The heavily favoured Canadians needed five sets to defeat Japan's Go Soeda and Yasutaka Uchiyama 7-5, 2-6, 6-3, 3-6, 6-3 to give Canada a 2-1 lead in the best-of-five tie.
Nestor, an Olympic gold medallist and Wimbledon doubles champion, admitted he became impatient during the match. Neither of the Japanese players are ranked among the world's top 250 players in doubles.
"You are playing Davis Cup and you have to expect they are going to play their best," said the Toronto native, who is ranked No. 5 in doubles.
"Sometimes I get a little frustrated because you want to go more straight forward. There is a reason you are ranked higher and you want them to fold. That doesn't happen."
Canada needs to win just one of the two singles matches Sunday to advance to the world group quarter-finals for just the second time.
Canadian ace Milos Raonic of Thornhill, Ont., can win the tie when he faces Japan's top-ranked player Kei Nishikori. Raonic is ranked sixth in the world while Nishikori is fourth.
The other singles match has Pospisil, of Vancouver, scheduled to play Tatsuma Ito.
Canadian coach Martin Laurendeau said his team is where it wanted to be.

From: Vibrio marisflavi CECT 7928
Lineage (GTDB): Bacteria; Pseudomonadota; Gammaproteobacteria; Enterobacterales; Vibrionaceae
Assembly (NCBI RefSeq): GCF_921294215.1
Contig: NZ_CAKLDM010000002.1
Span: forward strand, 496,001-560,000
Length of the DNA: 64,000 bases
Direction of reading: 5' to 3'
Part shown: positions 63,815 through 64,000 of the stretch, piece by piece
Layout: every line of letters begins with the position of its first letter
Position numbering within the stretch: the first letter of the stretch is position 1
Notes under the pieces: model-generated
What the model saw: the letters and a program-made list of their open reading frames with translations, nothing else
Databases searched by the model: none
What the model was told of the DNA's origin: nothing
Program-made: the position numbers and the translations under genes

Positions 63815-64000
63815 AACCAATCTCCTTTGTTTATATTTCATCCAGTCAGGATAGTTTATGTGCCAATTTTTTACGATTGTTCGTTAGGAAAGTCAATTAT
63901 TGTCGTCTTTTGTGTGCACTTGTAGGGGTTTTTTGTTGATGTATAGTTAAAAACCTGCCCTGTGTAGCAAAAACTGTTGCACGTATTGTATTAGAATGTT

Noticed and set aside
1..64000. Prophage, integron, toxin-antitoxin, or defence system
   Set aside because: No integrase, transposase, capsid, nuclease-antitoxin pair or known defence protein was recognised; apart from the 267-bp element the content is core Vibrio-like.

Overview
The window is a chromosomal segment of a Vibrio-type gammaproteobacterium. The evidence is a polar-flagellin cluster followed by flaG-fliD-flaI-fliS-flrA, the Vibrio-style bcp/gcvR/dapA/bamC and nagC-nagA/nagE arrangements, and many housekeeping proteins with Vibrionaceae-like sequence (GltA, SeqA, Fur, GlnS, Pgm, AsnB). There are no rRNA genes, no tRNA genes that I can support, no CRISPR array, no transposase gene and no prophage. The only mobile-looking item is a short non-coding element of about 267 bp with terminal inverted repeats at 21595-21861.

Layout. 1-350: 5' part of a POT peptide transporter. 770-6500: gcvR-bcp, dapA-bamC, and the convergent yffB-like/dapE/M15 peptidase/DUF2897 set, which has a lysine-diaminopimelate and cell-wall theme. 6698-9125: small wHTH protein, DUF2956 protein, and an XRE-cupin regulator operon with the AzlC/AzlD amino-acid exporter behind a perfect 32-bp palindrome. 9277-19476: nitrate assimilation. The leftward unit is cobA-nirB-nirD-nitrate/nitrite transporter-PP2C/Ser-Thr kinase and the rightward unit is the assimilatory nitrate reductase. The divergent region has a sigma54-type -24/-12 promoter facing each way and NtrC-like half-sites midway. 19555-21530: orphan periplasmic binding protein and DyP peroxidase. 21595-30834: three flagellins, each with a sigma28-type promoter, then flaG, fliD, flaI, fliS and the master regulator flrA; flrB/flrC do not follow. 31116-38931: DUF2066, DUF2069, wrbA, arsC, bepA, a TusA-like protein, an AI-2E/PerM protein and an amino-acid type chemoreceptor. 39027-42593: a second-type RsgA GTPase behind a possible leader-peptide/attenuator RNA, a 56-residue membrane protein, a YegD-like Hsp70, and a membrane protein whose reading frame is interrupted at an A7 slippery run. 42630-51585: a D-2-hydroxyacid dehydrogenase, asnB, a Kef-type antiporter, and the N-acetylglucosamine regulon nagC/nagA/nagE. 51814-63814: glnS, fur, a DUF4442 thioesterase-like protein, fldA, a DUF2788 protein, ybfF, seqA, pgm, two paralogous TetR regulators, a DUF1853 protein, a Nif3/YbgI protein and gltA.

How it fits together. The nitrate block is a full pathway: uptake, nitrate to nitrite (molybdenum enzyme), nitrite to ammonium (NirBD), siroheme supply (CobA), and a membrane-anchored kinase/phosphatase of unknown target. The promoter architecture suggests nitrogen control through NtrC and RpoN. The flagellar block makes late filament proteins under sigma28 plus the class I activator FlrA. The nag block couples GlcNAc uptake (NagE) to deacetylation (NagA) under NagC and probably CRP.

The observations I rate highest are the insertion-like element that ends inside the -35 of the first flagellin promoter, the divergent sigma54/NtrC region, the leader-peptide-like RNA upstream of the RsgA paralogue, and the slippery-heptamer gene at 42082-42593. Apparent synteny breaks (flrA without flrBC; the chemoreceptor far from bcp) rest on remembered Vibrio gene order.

"You have one more match to win but it's often the toughest one," said Laurendeau. "Everyone would rather be up 2-1 than down 2-1.
"Hopefully it allows Milos to breathe a little easier and lets him begin the match a little more relaxed so he can be loose and play the game a little bit more comfortably."
Laurendeau wasn't surprised by the fight shown by Soeda and Uchiyama.
"It's Davis Cup, guys come out swimming," he said. "When you are the underdogs, one of the ways to approach the match is go for the win. You have everything to gain."
The fifth and deciding set was a nail biter.
Canada needed a line call on a Japanese shot to win the fifth game and take a 3-2 lead. Uchiyama delivered an ace to win the next game and tie it 3-3.
Canada won the next game when Uchiyama returned Nestor's serve into the net. Soeda then double-faulted to put Canada ahead 5-3. Nestor won the match with a forehand shot that neither Japanese player could return.
The match had the atmosphere of a hockey game with Canadian flags waving and drums pounding. Some fans among the noisy crowd at the Doug Mitchell Thunderbird Sports Centre on the University of British Columbia campus showed up with painted faces and waved large cardboard cut-outs of their favourite players. A contingent of Japanese fans cheered each time Soeda and Uchiyama scored a point.
"It was great atmosphere," said Pospisil. "It was a little bit of a rollercoaster match.
"We used the crowd really well."
Soeda, who is ranked 82nd in the world in singles, found small consolation in pushing the Canadians in the three-hour match.
"I'm very disappointed," he said through an interpreter. "You lose, you lose."
There was speculation coach Minoru Veda might use Nishikori in the doubles match.
"That was considered," Veda said. "I made the order and I stuck with that."
Canada and Japan split their singles matches on Friday's opening day of competition.
Raonic defeated Ito 6-2, 6-1, 6-2. Japan moved into a tie when Nishikori defeated Pospisil 6-4, 7-6, 6-3.